The film is told from both sides of the story. On the allied side leaders send their men in without care for their morale or the fatigue they feel. This is a chance to cut off nearly 10,000 German soldiers from their homeland and capture them. Tired, worn down and promised over and over again that they’ll get a break, a group led by Lt. Phil Hartman (George Segal), a battle weary but well informed leader, is pushed first to retake a town and then push even further on to take the bridge by Maj. Barnes (Bradford Dillman), a career officer who sees little of the battle from behind his command post while ordering others to move forward. Among the group under Hartman’s command is Sgt. “Angel” Angelo (Ben Gazzara), a soldier looking to do well financially from the war by collecting items from the dead German soldiers he comes across. This doesn’t sit well with Hartman and the two come into conflict from time to time.

On the other side we are presented with Maj. Paul Kreuger (Robert Vaughan). Kreuger is just back after a serious injury and given the job of blowing up the bridge at Remagen. Both he and Gen. Von Brock (Peter Van Eyck) disagree with the commands they receive from headquarters, more concerned with trying a last ditch effort to rescue the soldiers still on the other side of the Rhine river. But the high command doesn’t care, mistakenly feeling they can lose those soldiers and still win the war. Kreuger puts the charges in place to blow the bridge but holds off until the last minute before doing so.

These two stories move along at a steady pace with tons of battle sequences to press them forward. The intersecting of the two tales is what fills the final third of the film. What makes this movie different from most is that early war films had groups of men together fighting a common enemy and few were killed in the line of duty. This film shows that this wasn’t the case in reality. Men die. The body count climbs as commanders at a safe distance, on both sides, send out commands to their men to win at all costs. And those costs are the bodies of those same men.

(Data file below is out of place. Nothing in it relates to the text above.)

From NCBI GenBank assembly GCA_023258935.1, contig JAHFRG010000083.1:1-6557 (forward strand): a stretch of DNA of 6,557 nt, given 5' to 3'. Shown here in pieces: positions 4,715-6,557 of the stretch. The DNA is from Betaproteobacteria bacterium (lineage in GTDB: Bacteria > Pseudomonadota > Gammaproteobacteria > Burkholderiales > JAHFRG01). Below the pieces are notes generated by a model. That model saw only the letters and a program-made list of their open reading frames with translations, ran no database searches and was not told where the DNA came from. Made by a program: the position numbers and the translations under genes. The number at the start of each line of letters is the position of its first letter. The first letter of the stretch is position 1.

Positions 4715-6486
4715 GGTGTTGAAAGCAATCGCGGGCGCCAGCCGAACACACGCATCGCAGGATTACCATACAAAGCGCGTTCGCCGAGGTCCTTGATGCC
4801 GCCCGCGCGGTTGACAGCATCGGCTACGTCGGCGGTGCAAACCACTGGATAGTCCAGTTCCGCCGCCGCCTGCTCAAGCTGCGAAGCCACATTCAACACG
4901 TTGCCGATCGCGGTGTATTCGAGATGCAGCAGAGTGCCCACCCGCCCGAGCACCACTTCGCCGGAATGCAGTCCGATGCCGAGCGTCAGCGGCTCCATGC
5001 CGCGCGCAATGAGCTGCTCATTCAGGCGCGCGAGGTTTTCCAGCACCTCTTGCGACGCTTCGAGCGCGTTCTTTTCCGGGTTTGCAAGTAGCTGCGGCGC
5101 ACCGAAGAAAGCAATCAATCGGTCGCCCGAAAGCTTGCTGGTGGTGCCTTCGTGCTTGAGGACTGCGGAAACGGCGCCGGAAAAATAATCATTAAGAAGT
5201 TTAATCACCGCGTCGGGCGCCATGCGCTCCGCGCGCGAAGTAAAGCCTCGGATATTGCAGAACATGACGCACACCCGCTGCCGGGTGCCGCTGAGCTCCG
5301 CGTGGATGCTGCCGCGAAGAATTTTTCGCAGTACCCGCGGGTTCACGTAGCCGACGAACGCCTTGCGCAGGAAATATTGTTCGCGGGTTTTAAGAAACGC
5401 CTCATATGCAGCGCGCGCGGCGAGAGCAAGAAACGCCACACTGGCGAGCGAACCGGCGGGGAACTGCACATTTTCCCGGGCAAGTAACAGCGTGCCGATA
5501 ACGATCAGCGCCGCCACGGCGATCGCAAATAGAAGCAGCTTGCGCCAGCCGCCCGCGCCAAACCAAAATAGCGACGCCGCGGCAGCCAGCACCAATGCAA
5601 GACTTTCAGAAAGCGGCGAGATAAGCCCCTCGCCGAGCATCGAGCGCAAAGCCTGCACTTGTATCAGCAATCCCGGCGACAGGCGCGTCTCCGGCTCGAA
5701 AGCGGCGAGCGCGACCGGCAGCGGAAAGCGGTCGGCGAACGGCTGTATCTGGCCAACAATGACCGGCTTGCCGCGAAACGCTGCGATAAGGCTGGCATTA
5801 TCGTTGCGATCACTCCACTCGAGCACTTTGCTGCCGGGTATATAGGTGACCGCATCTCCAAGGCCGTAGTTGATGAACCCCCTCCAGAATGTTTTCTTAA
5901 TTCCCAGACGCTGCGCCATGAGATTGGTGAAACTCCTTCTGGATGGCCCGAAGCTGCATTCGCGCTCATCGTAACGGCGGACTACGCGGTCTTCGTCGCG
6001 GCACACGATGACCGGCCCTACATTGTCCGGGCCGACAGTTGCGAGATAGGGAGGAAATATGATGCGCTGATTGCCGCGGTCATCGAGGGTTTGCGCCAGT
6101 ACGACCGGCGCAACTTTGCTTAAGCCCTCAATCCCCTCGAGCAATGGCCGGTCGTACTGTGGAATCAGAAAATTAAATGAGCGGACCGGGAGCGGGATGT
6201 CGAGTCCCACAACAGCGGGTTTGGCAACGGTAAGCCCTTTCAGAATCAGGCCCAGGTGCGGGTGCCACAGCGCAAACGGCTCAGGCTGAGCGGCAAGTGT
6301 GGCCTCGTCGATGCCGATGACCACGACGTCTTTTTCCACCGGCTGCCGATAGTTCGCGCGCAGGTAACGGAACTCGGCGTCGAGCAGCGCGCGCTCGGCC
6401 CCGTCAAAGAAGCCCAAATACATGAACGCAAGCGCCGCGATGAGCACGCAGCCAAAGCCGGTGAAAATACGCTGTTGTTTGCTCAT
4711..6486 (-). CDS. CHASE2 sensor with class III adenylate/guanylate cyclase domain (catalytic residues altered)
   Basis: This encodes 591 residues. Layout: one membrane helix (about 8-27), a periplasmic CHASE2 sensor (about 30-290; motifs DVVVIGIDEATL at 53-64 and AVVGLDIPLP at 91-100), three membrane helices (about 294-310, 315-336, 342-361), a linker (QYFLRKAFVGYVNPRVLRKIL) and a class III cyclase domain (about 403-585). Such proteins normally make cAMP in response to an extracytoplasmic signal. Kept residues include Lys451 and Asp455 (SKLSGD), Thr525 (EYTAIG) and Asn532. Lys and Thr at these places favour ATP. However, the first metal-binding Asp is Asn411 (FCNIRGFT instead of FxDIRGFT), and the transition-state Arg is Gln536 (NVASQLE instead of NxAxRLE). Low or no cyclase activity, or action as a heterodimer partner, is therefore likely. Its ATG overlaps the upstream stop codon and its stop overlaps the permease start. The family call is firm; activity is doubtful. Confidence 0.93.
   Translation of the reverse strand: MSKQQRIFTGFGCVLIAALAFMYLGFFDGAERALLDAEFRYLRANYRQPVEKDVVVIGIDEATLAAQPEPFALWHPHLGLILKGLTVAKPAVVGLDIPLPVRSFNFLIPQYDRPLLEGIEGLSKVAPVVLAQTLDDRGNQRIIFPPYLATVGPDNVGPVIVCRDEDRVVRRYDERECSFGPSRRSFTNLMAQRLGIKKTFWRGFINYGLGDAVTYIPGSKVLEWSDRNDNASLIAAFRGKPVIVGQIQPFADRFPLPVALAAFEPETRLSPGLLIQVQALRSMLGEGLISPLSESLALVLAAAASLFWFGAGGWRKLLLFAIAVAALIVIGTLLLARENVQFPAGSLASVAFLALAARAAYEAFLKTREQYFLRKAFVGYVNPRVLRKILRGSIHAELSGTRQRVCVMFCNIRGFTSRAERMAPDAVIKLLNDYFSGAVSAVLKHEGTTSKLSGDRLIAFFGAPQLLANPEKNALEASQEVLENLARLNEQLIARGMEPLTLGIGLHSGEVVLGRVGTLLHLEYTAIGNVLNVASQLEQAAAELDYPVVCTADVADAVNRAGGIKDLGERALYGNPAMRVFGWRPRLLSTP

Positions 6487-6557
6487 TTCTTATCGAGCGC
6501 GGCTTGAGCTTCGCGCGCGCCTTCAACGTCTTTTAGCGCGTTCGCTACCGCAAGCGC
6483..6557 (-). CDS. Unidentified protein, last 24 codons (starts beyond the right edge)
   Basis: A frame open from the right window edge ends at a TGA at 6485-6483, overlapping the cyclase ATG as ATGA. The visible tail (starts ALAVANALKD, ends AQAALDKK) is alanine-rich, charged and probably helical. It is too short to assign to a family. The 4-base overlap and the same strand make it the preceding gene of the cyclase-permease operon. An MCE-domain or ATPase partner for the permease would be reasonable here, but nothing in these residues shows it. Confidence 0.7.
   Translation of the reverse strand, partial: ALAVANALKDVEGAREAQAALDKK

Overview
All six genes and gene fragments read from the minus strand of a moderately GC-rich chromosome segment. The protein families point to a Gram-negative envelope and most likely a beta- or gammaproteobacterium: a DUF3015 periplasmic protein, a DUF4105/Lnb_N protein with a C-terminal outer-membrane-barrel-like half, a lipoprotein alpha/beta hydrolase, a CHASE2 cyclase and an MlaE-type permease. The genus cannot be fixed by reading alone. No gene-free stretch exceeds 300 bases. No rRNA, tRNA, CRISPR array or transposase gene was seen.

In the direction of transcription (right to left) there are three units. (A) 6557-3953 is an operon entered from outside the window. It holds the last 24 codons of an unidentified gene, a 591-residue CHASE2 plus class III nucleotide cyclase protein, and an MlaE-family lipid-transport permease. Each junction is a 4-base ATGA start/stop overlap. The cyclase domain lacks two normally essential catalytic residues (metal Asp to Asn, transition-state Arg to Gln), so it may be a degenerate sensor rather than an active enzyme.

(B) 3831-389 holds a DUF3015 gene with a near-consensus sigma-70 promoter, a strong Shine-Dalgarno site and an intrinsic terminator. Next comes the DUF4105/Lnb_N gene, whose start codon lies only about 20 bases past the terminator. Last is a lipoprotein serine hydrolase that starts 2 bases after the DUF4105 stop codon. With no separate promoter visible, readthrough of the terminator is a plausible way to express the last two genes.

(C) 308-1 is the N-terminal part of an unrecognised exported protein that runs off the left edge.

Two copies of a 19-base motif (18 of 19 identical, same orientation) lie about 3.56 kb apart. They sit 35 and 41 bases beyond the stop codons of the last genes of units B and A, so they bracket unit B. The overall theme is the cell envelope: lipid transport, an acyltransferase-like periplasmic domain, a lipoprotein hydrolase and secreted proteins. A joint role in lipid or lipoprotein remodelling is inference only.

The film is a solid war film and much better than I remember it having seen it as a child when it was first released. Both Segal and Vaughan present characters on both sides of the issue that have honor in their blood but are forced to follow orders. The supporting casts does an equally impressive job, bringing to life characters that you care about. John Guillermin’s direction is some of his best in a career that included THE BLUE MAX and THE TOWERING INFERNO.
Once more Twilight Time offers the cleanest and best looking copy of this film that can be found. Extras this time around are light and include the isolated music track and original theatrical trailer. As always the number of copies they are offering are limited so if you are at all interested make sure you pick one up before they’re gone.

Posted by Eric Finkelstein on July 29, 2017 11:17 PM
I think that "The Bridge At Remagen" was one of the greatest classic war films of all-time and is also one of my favorite classic war films of all-time. I have seen and enjoyed this film several times and I also think that "The Bridge At Remagen" had a lot of entertaining, exciting and enjoyable mystery, action and suspense including an exciting and amazing storyline as well.